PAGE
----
I have four Smart Collections and two regular Collections inside a Collection Set. Collections are virtual in nature and are very helpful to this process as you can move images in and out without touching the original edits or images. Collections have been covered in detail here at XEQUALS and Adobe’s site.
Smart Collections cannot be made available for mobile use (bummer). Adobe has a number of reasons for this (syncing dynamic objects gets confusing and can break easily) so I have created the 2 regular folders named Initial Mobile Filtering & Edits and Mobile Edits that are 2 stars.
Those regular Collections are the ones I will sync with Lightroom Mobile. As implied, the first Collection will be used to rate items from 0 stars to 2 stars for further editing, reject within Lightroom for immediate deletion, or leave as is for possible future consideration.
To start, I grab a folder of images from inside any folder inside Lightroom Desktop, select all of the images and drop them into the Initial Mobile Filtering & Edits Collection. Right now there is a trip to Nepal and one to Barbados in there waiting to be filtered and that is the 3,421 images you see represented in that Collection.
Turn It On And Grab A Comfy Chair … And Possibly A Beverage
What I love about Lightroom Mobile is I can edit from anywhere, online or offline. To accomplish this, I first have to select the Collections I want to sync with Lightroom Mobile and then make sure the images are downloaded for offline use. If you are certain that you will always have an Internet connection, this part of the process is less important.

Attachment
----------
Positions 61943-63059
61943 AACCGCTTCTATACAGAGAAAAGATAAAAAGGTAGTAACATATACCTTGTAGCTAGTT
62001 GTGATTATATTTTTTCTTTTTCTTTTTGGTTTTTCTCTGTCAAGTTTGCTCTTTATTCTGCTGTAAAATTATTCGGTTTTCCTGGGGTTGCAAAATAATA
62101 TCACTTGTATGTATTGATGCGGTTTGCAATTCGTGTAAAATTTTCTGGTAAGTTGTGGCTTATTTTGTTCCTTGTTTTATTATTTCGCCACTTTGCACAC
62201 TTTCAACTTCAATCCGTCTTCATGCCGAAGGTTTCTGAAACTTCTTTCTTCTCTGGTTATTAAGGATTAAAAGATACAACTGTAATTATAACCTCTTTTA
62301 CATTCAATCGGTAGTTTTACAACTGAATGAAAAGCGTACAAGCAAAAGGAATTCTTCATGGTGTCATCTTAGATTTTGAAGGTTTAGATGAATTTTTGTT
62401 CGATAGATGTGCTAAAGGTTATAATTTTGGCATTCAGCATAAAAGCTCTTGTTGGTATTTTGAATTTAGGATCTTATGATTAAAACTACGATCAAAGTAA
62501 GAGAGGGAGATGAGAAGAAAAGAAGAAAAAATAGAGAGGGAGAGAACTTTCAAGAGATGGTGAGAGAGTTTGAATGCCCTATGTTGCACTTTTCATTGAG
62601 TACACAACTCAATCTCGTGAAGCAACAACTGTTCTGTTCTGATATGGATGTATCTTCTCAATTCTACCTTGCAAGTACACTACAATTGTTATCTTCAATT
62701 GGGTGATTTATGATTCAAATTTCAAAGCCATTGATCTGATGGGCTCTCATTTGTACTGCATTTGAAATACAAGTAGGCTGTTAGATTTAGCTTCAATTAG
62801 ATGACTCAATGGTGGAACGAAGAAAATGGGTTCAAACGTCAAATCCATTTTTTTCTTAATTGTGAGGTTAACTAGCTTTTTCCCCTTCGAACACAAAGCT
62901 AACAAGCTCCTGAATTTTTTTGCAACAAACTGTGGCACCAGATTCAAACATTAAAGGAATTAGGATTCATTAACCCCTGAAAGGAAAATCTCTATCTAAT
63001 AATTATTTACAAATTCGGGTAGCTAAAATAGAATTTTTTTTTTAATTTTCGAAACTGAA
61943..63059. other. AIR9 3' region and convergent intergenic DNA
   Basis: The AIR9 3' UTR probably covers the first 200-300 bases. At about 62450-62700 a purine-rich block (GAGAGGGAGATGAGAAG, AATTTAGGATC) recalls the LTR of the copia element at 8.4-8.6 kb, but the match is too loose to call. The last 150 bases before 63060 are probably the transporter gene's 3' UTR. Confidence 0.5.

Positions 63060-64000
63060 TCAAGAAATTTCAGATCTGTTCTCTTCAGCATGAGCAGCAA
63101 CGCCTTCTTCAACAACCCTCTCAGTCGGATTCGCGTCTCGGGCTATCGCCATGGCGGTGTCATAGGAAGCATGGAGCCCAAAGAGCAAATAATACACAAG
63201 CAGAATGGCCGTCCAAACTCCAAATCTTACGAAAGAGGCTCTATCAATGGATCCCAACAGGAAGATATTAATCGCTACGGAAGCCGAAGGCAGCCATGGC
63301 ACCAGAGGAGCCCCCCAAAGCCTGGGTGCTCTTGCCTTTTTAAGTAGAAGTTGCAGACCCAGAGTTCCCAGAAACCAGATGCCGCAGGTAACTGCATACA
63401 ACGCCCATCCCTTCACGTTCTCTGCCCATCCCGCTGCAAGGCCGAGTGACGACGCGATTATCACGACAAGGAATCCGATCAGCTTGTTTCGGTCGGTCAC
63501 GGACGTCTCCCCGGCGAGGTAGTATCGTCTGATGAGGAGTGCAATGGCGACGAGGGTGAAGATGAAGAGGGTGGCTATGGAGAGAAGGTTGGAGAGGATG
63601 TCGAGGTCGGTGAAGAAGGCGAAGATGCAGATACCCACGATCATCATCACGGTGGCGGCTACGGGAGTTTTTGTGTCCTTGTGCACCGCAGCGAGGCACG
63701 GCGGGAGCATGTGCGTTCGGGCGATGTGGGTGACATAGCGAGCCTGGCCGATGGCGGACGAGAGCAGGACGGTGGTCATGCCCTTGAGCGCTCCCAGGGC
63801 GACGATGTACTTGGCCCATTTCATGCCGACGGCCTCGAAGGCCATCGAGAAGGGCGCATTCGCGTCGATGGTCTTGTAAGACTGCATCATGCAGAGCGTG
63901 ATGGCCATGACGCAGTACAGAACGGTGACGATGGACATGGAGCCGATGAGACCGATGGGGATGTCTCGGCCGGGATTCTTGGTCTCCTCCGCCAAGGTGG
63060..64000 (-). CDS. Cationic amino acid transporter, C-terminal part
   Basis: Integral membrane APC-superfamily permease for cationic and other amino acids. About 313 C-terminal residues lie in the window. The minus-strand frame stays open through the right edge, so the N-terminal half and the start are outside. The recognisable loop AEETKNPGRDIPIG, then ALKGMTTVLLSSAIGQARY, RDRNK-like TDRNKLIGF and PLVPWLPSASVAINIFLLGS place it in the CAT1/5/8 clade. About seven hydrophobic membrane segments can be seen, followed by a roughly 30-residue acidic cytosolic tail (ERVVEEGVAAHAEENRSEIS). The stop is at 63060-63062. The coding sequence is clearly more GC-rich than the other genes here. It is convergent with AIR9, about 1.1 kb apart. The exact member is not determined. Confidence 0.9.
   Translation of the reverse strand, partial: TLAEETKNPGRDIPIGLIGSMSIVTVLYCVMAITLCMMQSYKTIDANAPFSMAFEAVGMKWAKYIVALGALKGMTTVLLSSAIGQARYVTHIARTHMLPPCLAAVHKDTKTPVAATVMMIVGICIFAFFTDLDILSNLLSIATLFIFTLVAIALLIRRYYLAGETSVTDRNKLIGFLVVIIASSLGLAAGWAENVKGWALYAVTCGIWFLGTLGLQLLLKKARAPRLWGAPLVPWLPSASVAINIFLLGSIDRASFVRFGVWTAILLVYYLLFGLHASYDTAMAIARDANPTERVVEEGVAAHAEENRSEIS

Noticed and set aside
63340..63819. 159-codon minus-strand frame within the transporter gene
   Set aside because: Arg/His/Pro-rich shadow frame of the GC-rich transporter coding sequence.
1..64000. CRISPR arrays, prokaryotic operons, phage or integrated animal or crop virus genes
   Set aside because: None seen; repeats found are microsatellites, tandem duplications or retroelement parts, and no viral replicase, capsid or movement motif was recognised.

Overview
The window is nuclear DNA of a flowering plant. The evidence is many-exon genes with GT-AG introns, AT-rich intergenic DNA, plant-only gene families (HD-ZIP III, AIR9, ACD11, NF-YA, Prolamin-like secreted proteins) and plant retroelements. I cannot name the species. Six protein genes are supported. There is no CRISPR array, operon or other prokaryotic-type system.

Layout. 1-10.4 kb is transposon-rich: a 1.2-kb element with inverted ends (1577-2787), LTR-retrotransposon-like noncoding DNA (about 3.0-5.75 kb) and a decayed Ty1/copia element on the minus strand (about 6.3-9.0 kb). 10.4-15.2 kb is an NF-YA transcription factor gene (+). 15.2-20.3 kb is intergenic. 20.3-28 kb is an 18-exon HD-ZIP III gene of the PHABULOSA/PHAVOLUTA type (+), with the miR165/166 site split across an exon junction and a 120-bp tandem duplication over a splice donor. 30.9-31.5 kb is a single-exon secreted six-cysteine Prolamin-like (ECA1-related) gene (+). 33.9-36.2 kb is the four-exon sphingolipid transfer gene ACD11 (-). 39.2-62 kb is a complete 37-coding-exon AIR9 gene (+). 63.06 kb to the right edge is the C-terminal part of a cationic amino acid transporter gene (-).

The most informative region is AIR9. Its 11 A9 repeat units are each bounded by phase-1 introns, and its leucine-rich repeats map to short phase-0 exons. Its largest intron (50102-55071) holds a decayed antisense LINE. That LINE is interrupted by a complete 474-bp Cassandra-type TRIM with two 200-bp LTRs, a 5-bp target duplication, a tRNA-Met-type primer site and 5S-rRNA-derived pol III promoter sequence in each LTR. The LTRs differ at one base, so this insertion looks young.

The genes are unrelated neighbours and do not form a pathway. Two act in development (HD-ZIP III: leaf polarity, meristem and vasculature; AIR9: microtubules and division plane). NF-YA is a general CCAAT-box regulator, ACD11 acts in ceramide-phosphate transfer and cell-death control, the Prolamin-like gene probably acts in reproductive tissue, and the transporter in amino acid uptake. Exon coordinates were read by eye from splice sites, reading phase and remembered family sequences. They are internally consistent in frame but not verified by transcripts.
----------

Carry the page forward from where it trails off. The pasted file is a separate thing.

I will literally get up from my desktop when I’ve had enough of that seated position and relax on the couch with my iPad to continue editing and selecting
To make a Collection available to Lightroom Mobile, simply right click (CRTL+Click on a Mac) on the Collection and then choose Sync with Lightroom Mobile.
If your computer is online and you are logged in to your Adobe Creative Cloud account (reference the Adobe post about setting up Lightroom Mobile) then Lightroom will start syncing the Collection to the cloud.
On your iPad, open Lightroom Mobile and ensure you are online. If so, presto! Your newly selected Collection will appear.
For those wishing to edit images offline (highly suggested), you need to perform a couple of extra steps. First, click on the three little dots (…) in the bottom right corner of the Collection sample image
Now tap the Enable Offline Editing option.
A dialog box will appear. It will let you know how much space is consumed by this operation. Thankfully Lightroom does not sync the entire image, just a downsized version (and should thus not be used for advanced focus pixel peeping).
As noted in the image above, my 3,419 images need 779MB of space. That’s roughly 227KB per image. Plan accordingly depending on how much space your mobile device has left. Download times also depend on your Wi-Fi connection, but you can get even more done with sorting and editing while the download happens in the background.
You may now begin your edits from your comfy chair with your beverage in hand.
This is but a taste of how, in part 2, we will use this foundation to add some different spices to our workflow gumbo.